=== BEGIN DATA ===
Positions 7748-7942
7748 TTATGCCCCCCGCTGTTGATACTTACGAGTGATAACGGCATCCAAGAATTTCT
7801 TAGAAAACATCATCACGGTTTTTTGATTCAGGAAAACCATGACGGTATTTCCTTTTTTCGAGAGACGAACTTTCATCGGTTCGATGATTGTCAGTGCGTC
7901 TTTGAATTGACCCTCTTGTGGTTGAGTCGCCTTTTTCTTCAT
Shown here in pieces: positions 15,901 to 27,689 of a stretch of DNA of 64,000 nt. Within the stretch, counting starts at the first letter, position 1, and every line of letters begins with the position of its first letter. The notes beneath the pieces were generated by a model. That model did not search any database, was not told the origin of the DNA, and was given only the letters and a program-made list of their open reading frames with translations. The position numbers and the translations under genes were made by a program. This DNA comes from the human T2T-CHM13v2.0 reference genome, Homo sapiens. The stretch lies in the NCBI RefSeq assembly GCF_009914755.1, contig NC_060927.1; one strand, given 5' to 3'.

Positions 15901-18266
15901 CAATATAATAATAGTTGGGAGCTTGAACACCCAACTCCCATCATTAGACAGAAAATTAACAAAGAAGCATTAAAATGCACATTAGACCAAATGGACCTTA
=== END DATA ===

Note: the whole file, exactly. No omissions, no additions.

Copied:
Positions 7748-7942
7748 TTATGCCCCCCGCTGTTGATACTTACGAGTGATAACGGCATCCAAGAATTTCT
7801 TAGAAAACATCATCACGGTTTTTTGATTCAGGAAAACCATGACGGTATTTCCTTTTTTCGAGAGACGAACTTTCATCGGTTCGATGATTGTCAGTGCGTC
7901 TTTGAATTGACCCTCTTGTGGTTGAGTCGCCTTTTTCTTCAT
Shown here in pieces: positions 15,901 to 27,689 of a stretch of DNA of 64,000 nt. Within the stretch, counting starts at the first letter, position 1, and every line of letters begins with the position of its first letter. The notes beneath the pieces were generated by a model. That model did not search any database, was not told the origin of the DNA, and was given only the letters and a program-made list of their open reading frames with translations. The position numbers and the translations under genes were made by a program. This DNA comes from the human T2T-CHM13v2.0 reference genome, Homo sapiens. The stretch lies in the NCBI RefSeq assembly GCF_009914755.1, contig NC_060927.1; one strand, given 5' to 3'.

Positions 15901-18266
15901 CAATATAATAATAGTTGGGAGCTTGAACACCCAACTCCCATCATTAGACAGAAAATTAACAAAGAAGCATTAAAATGCACATTAGACCAAATGGACCTTA